GMRS radios are typically handheld portable devices much like Family Radio Service (FRS) radios, and share some frequencies with FRS. Mobile and base station-style radios are available as well, but these are normally commercial UHF radios as often used in the public service and commercial land mobile bands. These are legal for use in this service as long as they are GMRS type-approved. They are more expensive than the walkie talkies typically found in discount electronics stores, but are higher quality.

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Amateur Radio (Ham Radio)

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Amateur radio, often called ham radio, is both a hobby and a service in which participants, called "hams," use various types of radio communications equipment to communicate with other radio amateurs for public service, recreation and self-training.

Amateur radio operators enjoy personal (and often worldwide) wireless communications with each other and are able to support their communities with emergency and disaster communications if necessary, while increasing their personal knowledge of electronics and radio theory. An estimated six million people throughout the world are regularly involved with amateur radio.

The term "amateur" is not a reflection on the skills of the participants, which are often quite advanced; rather, "amateur" indicates that amateur radio communications are not allowed to be made for commercial or money-making purposes.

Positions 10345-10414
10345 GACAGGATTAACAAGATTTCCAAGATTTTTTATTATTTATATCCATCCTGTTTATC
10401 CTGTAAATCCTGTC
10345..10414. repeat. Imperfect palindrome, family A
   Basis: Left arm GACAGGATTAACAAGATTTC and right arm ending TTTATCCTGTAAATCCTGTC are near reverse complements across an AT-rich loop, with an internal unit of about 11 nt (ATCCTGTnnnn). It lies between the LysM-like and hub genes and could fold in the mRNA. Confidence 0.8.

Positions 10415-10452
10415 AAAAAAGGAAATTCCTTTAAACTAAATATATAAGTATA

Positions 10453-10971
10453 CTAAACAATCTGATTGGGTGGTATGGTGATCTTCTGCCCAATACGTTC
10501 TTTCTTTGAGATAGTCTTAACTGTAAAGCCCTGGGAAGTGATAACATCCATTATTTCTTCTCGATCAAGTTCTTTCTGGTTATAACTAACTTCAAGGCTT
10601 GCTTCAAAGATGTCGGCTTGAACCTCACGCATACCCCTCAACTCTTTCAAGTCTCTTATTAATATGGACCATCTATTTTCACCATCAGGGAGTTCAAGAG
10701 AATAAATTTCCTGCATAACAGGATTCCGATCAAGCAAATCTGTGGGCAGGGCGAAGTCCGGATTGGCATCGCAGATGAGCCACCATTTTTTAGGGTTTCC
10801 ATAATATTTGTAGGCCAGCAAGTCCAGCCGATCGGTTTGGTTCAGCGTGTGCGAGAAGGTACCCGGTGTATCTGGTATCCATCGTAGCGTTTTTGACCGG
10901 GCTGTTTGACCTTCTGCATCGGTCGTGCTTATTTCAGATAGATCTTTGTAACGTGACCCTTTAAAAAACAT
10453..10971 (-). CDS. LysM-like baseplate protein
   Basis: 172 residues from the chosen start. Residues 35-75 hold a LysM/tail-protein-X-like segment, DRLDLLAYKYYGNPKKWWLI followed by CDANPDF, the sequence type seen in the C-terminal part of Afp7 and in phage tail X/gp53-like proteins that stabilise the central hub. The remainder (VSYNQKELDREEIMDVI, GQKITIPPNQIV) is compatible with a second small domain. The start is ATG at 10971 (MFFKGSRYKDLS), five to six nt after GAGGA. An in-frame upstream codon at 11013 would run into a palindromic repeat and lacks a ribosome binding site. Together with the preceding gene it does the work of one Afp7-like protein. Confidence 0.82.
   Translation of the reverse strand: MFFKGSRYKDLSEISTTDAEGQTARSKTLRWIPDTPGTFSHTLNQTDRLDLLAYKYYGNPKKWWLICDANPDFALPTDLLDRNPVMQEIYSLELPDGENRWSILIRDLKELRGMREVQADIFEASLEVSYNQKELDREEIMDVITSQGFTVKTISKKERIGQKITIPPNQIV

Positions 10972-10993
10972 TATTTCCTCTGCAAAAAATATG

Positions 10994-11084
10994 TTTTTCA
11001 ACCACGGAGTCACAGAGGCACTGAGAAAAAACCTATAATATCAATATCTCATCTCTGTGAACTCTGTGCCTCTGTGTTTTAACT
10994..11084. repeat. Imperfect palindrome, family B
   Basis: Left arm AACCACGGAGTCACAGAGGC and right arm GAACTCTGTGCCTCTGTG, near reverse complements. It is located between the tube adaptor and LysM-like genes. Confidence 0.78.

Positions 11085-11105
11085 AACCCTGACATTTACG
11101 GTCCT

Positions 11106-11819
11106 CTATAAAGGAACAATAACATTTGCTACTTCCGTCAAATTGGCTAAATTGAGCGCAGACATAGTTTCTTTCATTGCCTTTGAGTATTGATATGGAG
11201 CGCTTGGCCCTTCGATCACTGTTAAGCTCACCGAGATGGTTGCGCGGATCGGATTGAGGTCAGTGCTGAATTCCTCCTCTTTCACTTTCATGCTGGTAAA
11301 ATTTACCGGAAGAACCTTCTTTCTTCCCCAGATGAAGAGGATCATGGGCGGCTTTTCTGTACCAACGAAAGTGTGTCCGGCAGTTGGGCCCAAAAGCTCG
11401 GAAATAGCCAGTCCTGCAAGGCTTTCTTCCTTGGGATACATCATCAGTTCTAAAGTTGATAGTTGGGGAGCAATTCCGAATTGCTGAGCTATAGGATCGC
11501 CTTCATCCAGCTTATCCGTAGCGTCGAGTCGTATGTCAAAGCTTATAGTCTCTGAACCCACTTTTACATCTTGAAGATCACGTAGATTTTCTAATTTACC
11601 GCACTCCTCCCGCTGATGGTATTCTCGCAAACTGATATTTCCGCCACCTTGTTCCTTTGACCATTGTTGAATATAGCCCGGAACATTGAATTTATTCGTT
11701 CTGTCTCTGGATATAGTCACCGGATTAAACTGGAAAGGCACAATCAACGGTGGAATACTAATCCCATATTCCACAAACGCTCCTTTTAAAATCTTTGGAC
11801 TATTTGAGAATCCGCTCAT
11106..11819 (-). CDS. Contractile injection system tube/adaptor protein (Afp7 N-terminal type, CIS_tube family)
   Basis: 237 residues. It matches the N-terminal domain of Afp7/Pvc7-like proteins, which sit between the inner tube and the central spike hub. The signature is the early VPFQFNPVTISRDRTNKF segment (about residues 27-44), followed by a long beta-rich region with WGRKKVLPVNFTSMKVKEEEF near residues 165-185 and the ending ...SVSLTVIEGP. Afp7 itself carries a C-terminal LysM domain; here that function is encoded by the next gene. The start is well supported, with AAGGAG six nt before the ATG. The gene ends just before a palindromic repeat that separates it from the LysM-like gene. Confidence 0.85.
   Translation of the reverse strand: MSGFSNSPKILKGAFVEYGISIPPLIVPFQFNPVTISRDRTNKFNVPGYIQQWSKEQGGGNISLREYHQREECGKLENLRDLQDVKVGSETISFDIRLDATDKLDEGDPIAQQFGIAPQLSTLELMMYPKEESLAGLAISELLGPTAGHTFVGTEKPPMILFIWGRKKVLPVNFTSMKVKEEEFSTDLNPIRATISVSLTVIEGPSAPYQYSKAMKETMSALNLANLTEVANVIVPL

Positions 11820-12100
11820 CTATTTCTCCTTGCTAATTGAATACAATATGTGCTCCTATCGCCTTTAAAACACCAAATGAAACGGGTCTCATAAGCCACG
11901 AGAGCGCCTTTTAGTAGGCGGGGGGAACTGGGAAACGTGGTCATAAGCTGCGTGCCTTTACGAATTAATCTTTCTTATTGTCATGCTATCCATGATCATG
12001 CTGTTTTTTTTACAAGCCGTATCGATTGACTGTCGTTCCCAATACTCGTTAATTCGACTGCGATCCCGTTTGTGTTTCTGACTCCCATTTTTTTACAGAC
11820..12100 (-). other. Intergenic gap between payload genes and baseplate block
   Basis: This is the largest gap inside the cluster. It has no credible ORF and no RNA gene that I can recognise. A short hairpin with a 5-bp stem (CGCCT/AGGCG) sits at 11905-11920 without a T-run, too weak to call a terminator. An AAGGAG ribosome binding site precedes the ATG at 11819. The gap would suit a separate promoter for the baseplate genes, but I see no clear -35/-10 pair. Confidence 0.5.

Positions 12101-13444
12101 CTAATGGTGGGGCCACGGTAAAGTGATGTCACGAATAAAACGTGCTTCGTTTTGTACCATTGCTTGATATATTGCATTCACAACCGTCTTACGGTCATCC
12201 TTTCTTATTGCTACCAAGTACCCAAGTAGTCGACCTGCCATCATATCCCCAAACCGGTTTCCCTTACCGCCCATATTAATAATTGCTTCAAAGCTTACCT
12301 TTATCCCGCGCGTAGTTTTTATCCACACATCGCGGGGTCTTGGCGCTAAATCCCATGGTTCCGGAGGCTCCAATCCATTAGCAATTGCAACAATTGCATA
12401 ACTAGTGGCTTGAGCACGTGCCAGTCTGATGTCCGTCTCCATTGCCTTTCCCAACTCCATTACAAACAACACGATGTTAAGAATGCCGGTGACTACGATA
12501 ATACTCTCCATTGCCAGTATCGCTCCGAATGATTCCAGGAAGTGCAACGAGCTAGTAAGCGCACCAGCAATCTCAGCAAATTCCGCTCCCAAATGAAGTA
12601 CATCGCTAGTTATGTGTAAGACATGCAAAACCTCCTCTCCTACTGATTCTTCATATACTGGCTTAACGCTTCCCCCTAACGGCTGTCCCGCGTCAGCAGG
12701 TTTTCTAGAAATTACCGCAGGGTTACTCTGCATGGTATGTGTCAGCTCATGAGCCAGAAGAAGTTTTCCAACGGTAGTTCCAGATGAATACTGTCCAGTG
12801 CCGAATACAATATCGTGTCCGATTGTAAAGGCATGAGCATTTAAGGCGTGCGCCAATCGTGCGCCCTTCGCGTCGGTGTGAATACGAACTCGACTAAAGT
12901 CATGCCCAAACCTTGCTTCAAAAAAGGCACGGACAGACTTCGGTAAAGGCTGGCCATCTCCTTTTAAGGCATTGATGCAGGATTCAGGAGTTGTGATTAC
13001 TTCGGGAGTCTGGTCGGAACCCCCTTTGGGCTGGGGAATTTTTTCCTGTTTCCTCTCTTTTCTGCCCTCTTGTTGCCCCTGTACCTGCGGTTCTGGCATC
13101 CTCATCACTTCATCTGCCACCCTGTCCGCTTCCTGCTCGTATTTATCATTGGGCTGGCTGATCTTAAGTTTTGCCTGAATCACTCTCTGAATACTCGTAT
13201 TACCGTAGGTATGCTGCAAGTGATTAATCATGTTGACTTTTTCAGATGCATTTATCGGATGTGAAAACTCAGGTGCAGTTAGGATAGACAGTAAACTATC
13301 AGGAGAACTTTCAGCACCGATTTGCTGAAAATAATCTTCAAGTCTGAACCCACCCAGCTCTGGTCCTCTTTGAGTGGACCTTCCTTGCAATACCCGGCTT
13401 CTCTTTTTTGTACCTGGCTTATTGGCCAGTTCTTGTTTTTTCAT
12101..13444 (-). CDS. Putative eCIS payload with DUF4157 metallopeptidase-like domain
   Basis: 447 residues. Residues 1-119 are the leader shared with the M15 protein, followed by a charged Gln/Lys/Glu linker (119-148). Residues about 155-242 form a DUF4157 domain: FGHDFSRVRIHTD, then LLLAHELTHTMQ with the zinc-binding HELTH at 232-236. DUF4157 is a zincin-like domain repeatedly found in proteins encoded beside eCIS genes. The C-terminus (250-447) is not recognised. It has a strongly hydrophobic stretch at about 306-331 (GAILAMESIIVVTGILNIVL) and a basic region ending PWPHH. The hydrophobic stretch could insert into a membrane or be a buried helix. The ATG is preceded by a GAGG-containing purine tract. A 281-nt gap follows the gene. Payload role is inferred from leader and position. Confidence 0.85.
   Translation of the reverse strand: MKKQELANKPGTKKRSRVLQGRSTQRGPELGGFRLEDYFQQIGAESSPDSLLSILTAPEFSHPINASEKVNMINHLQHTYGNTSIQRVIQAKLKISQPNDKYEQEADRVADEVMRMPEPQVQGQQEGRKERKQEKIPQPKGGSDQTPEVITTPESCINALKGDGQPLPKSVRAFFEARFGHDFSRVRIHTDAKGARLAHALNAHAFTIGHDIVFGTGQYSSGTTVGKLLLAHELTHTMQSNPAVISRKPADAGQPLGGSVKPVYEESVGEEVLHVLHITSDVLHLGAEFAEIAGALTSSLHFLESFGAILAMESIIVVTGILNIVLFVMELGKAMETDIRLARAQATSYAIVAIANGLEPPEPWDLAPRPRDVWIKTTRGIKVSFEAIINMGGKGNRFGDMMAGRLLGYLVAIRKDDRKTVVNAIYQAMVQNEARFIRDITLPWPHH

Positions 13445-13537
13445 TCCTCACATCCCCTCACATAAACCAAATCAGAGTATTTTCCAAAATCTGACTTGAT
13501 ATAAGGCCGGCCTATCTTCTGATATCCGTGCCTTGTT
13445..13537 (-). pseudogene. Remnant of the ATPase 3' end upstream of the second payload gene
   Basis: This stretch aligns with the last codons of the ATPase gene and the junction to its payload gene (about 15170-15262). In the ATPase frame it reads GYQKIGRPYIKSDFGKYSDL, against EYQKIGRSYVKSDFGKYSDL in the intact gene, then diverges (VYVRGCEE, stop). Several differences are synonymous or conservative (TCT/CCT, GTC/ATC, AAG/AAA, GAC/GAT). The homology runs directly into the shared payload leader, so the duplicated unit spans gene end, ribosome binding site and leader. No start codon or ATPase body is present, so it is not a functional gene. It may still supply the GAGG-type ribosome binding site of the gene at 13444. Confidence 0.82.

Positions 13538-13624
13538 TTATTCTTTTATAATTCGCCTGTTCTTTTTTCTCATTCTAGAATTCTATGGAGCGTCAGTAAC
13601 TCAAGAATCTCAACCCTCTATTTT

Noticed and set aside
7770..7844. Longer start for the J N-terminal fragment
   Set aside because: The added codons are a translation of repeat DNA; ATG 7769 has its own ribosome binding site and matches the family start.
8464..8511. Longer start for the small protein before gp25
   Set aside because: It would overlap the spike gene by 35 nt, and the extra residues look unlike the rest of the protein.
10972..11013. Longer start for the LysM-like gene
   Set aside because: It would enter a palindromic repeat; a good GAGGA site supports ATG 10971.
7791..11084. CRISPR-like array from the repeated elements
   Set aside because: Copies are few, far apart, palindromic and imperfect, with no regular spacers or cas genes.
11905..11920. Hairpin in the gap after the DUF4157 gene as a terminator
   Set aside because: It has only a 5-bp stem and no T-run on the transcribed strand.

Radio amateurs use various modes of transmission to communicate. Voice transmissions are most common, with some such as frequency modulation (FM) offering high quality audio, and others such as single sideband (SSB) offering more reliable communications when signals are marginal and bandwidth is restricted.

Radiotelegraphy using Morse code is an activity dating to the earliest days of radio. Technology has moved past the use of telegraphy in nearly all other communications, and a code test is no longer part of most national licensing exams for amateur radio. Many amateur radio operators continue to make use of the mode, particularly on the shortwave bands and for experimental work such as earth-moon-earth communication, with its inherent signal-to-noise ratio advantages. Morse, using internationally agreed code groups, also allows communications between amateurs who speak different languages. It is also popular with homebrewers as CW-only transmitters are simpler to construct. A similar "legacy" mode popular with home constructors is amplitude modulation (AM), pursued by many vintage amateur radio enthusiasts and aficionados of vacuum tube technology.